During the rally itself, he said many crude and stupid things, as he usually does. He called protesters animals, said that Joe Biden would surrender the country to anarchists, and spent an extraordinary amount of time explaining how he walked down a ramp and drank water at the West Point graduation ceremony. He also defended the Confederate monuments, proposed that people be put in jail for a year for burning the U.S. flag (which has already been declared constitutionally-protected speech), and claimed that if Biden is elected money will be worthless.

And the great populist, man of the people, once more brought his followers to ecstasy by exclaiming:

Someone said the other day, "Sir, the elite are really working hard to destroy you," and I said, "Why do you call them the elite? I look better than them. Much more handsome. Got better hair than they do. I got nicer properties, I got nicer houses, I got nicer apartments, I got nicer everything."

I will never understand why his crowds love such puerile self-aggrandizement, but they do. They cheered wildly for it.

Of course the most odious of all was this:

And with testing, you know, testing is a double-edged sword. We've tested now 25 million people. It's probably 20 million people more than anybody else. ... Here's the bad part. When you do testing to that extent, you're going to find more people, you're going to find more cases. So I said to my people, slow the testing down, please.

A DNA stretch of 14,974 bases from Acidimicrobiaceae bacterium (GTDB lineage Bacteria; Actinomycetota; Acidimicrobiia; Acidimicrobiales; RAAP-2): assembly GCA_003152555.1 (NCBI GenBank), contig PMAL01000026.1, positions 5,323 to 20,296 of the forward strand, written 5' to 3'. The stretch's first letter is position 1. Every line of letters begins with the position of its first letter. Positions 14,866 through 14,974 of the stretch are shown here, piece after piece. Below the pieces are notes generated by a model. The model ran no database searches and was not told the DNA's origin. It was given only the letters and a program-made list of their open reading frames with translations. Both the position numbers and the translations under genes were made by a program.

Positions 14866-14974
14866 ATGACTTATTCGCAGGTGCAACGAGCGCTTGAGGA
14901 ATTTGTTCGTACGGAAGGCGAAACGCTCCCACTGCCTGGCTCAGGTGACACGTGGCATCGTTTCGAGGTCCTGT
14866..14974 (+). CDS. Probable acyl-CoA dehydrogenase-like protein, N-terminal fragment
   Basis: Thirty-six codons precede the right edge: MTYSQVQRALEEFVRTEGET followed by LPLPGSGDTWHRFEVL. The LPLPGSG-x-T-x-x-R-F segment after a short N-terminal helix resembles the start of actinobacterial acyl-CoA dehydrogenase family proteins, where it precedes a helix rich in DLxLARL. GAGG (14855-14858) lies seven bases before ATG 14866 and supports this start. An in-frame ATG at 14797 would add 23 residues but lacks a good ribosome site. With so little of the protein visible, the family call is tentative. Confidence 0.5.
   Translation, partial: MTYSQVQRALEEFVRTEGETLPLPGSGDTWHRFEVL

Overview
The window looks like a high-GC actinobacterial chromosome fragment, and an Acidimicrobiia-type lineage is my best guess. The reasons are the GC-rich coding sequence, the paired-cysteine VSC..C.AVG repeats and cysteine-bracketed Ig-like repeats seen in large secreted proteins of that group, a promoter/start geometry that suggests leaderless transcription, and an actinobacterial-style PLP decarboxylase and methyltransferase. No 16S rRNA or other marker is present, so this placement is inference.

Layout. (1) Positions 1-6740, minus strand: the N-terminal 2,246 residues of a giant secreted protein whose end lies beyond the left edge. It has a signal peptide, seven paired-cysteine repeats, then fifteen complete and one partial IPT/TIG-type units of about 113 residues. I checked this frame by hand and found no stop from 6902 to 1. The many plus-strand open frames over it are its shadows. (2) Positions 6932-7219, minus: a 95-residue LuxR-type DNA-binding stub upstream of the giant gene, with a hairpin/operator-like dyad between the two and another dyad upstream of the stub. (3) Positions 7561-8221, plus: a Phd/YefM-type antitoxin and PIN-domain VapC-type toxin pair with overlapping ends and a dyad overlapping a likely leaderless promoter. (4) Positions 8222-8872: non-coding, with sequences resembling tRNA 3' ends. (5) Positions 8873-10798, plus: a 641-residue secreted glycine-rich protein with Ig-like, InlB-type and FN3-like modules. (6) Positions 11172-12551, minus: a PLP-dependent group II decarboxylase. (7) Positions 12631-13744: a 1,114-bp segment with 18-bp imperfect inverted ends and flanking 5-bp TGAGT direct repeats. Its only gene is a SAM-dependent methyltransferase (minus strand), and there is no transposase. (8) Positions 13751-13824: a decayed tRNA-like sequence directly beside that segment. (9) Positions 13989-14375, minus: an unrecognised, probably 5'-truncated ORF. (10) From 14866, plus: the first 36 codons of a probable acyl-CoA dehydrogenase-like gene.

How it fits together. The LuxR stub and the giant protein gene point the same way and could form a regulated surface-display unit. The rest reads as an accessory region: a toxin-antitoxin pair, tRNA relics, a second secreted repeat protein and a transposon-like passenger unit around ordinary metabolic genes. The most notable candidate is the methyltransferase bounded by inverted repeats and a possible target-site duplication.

The White House later said he was joking, ha ha. It was anything but funny. Moreover, Trump has made it clear over and over again from the beginning of this pandemic that he didn't like all the testing. From that infamous photo-op at the CDC where he said he didn't want to let people who had tested positive off a stranded cruise ship because it would raise his "numbers" to comments just last week when he said that testing was "overrated" and then total explained that if you don't test you don't have cases:

The fact is that he never wanted to test people for the virus because he believed it made him look bad. At that CDC event he also said, "We're going out and looking for spots. Nobody else is doing that ... I don't even know if I agree with that. You'll find out those areas just by sitting back and waiting."